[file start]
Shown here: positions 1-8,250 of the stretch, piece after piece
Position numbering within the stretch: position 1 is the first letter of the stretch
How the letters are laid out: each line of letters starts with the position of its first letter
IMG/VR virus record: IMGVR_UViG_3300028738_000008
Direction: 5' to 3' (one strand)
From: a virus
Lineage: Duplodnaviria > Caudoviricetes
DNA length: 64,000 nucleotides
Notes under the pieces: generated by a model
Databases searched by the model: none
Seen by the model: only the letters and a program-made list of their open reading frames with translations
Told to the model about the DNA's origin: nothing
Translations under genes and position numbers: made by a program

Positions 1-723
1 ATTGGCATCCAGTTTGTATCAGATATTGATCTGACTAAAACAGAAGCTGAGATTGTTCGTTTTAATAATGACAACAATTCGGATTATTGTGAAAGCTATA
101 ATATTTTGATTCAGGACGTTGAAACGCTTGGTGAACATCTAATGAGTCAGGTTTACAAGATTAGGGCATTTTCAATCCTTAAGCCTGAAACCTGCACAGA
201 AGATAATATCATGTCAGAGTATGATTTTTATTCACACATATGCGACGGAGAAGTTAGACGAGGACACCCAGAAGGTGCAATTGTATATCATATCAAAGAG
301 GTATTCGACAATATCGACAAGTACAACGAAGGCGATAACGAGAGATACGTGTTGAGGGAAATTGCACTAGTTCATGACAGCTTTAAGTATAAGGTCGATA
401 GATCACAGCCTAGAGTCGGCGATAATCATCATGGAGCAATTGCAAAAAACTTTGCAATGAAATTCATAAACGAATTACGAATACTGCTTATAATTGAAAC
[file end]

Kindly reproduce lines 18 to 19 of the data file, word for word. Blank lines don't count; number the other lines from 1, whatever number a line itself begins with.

301 GTATTCGACAATATCGACAAGTACAACGAAGGCGATAACGAGAGATACGTGTTGAGGGAAATTGCACTAGTTCATGACAGCTTTAAGTATAAGGTCGATA
401 GATCACAGCCTAGAGTCGGCGATAATCATCATGGAGCAATTGCAAAAAACTTTGCAATGAAATTCATAAACGAATTACGAATACTGCTTATAATTGAAAC